Medical ethics is an important concern for all junior doctors but also for anyone working in mental health. This engaging text is written specifically for junior doctors who have an interest in psychiatry.
ExcEllEnt mEdical training, ExcEllEnt patiEnt carE An Overview of Psychiatric Ethics By Dr Michael Robertson Produced on behalf of the NSW Institute of Medical Education and Training IMET | RESOURCE
ContentsForeword 02 Casuistry 21Introduction 03 Background 21What Is ‘Ethics’? 03 The Method of Casuistry 21Is there a distinct discourse in psychiatric ethics? 03 Criticisms of Casuistry 22 Casuistry and Psychiatric Ethics 23SECTION 1 – NORMATIVE ETHICAL The Ethics of Care 24THEORIES AND PSYCHIATRY Background 24Introduction 06 The Ethics of Care and Psychiatry 24Professional Ethics and Psychiatry 06Social Contract Theories 07 Distributive Justice 25 Introduction 25Utilitarianism 08 Rawls’ Theory and Mental Health 25Introduction 08The Philosophical Basis of Utilitarianism 10 Moral Relativism and Psychiatric Ethics 26Evaluating Utilitarianism as a Basis for Post-Modern Professional Ethics 27Psychiatric Ethics 10 Overview 27Utilitarianism and Psychiatry 11 Bauman’s Post-Modern Ethics 27Deontic Ethics 12 Foucault’s Post-Modern Ethics 27Introduction 12Kant’s Ethics 12 SECTION 2 – PSYCHIATRY AND‘Kantian’ Ethics 14 HUMAN RIGHTSProblems with Kantian Ethics 14 Introduction 30Kantian Ethics and Psychiatry 14 Pinel and the Origins of Modern Psychiatry 30Virtue Ethics 15 Psychiatry Pre-Pinel 30Virtue in Antiquity 15 Pinel’s Psychiatry 30Phronesis as a Substantive Ethical Model 15 Norton Manning – The ‘Down Under’ Pinel? 31Recent Conceptions of Virtue Ethics 16 The crimes of the Nazi Psychiatrists 31Common Morality Theory 17 Origins 31Principles Based Ethics 18 Aktion (Operation) T4 31Overview 18 Soviet Era Psychiatry 33Autonomy in the 4Ps 19 Origins 33Criticisms of the 4Ps Principles Approach 20 Soviet Psychiatry 33 International Response 34
Aboriginal Mental Health and Human Rights 34 Confidentiality 48Early Influences in Indigenous Mental Health 34 Introduction 48Themes in Aboriginal History 34 The Tarasoff Case 48Contemporary Ethics and Indigenous Other Areas of Confidentiality in Psychiatry 49Mental Health 36 01 Ethics and the Psychiatry of Old Age 49Australian Psychiatry and Human Autonomy in Psychiatry of Old Age 49Rights Violations 37 Elder Abuse 49Background 37 Pharmacological Treatment in Dementia 50Chelmsford Psychiatric Hospital 37 Distributive Justice in Old Age Psychiatry 50The Townsville Hospital Scandal 38Social Justice and mental illness in Research in Psychiatry 50modern Australia 38 The Nuremburg Declaration 50The Asylum Seeker Debate 38 Ethics and Consultation-Liaison Psychiatry 52 The Nature of C-L Psychiatry 52SECTION 3 – APPLIED PSYCHIATRIC The Ethics of Managing the System 52ETHICS C-L Psychiatrists and Medical Decision Making 53Introduction 42 Ethics and Transcultural Psychiatry 53Ethics and Forensic Psychiatry 42 Alienism and Mental Hygiene 54The Dual-Role Dilemma 42 Colonial and Post-Colonial Psychiatry 54Mental Health Pleas in Criminal Justice 43 Appendix 1 – The Declaration of Hawaii (1977) 56Psychotherapy and Ethics 44 Appendix 2 – The Declaration of Madrid (1996) 57Boundaries and sexual exploitation 44 Appendix 3 – Declaration of Helsinki (1964) 62Psychotherapy and Values 45 Appendix 4 – The Code of Ethics for thePsychotherapy and Distributive Justice 45 RANZCP 64Ethics and Child and Adolescent (C&A) Bibliography 66Psychiatry 45The Concept of Childhood 45Autonomy and Childhood 45Psychopharmacology and Childhood 46The Ethics of Involuntary Treatment 46Introduction 46The Moral Justification of InvoluntaryPsychiatric Treatment 46The Obligations of Involuntary PsychiatricTreatment 47The Process of Civil Commitment 48Advanced Directives 48 I M ET AN O V E RV IE W O F PS Y C H I AT RI C E T H I C S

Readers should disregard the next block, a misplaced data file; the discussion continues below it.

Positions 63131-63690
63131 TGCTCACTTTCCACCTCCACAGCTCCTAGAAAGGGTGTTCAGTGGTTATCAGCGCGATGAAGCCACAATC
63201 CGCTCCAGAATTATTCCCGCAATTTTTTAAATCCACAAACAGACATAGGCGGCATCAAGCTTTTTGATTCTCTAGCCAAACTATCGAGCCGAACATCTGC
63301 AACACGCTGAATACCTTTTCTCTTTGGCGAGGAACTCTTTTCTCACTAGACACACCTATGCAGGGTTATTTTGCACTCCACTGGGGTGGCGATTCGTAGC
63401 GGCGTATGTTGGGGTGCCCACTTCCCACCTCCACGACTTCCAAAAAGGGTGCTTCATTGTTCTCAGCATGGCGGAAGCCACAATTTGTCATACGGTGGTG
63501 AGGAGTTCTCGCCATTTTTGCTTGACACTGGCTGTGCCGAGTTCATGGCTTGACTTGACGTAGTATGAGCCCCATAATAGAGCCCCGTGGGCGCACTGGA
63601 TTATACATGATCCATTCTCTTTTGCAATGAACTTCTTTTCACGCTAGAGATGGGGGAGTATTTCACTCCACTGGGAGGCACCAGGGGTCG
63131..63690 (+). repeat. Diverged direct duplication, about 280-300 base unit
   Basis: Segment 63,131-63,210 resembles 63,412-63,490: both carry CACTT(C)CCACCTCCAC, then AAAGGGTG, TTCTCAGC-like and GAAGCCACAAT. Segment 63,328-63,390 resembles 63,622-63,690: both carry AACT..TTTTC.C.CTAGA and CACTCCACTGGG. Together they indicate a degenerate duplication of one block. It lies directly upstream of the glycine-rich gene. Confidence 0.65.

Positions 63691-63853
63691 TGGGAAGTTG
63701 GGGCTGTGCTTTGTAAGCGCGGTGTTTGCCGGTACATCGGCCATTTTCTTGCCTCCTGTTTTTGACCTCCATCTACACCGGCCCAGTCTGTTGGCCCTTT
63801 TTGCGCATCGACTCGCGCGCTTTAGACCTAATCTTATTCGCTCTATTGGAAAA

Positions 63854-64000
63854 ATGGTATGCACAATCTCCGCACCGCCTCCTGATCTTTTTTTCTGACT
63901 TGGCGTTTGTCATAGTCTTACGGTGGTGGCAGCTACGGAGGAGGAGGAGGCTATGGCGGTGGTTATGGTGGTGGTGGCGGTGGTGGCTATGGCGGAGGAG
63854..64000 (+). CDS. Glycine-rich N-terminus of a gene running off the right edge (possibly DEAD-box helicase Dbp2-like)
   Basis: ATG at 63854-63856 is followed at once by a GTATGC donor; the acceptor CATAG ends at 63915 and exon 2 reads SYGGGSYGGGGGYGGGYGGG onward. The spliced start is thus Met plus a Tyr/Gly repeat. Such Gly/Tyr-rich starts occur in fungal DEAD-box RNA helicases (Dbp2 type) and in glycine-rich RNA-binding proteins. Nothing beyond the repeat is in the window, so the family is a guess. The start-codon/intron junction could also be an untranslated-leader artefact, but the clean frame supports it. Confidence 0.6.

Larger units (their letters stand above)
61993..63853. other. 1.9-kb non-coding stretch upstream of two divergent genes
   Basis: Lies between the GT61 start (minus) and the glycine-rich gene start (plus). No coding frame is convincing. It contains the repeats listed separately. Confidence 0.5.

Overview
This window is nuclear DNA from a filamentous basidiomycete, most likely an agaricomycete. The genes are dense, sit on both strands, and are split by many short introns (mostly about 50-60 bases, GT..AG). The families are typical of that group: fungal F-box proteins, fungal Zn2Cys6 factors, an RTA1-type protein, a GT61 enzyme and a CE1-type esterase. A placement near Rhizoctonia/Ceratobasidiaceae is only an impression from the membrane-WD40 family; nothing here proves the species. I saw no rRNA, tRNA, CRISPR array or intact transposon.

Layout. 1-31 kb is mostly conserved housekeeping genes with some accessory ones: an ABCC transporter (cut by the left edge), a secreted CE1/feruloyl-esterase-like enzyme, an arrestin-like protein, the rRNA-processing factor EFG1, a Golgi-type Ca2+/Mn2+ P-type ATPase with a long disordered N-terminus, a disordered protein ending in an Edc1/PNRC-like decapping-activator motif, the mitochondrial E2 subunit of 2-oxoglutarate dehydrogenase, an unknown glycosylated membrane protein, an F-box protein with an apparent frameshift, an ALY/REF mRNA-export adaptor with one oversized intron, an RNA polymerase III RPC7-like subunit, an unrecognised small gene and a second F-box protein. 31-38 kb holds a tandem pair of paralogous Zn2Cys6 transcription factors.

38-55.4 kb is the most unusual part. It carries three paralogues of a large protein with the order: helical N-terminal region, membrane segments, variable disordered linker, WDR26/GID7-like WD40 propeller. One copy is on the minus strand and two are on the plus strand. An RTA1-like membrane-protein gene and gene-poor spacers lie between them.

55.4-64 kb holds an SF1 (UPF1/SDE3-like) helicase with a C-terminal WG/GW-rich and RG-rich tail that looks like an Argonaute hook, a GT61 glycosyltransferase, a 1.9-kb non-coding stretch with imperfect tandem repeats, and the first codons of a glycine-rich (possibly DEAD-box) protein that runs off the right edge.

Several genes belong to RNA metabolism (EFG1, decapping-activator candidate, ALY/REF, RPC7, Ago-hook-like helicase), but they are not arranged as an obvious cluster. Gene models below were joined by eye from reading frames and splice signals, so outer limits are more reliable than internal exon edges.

Foreword Medical ethics is an important concern for all junior doctors but also for anyone working in mental health. This engaging text is written specifically for junior doctors who have an interest in psychiatry. Dr Robertson presents actual cases to explore the major dilemmas that have confronted frontline clinicians using both a historical perspective in the Chelmsford enquiry to more contemporary issues relating to mental health issues in the NT intervention into Aboriginal communities and the justice02 system. The context of these cases is Australian, with a focus on issues that have confronted the NSW mental health system, making the text especially useful for psychiatry trainees who are intending to practice as consultants in this State. I am pleased that the NSW Institute of Medical Education and Training (IMET) and IMET’s Network Oversight Committee have been able to support the Editorial Group in developing this resource, which IMET is making available to all junior doctors and their supervisors via the IMET website. Dr Murray Wright Psychiatry Clinical Chair NSW Institute of Medical Education and Training Director Clinical Operations, Mental Health, Drug & Alcohol Greater Southern Area Health Service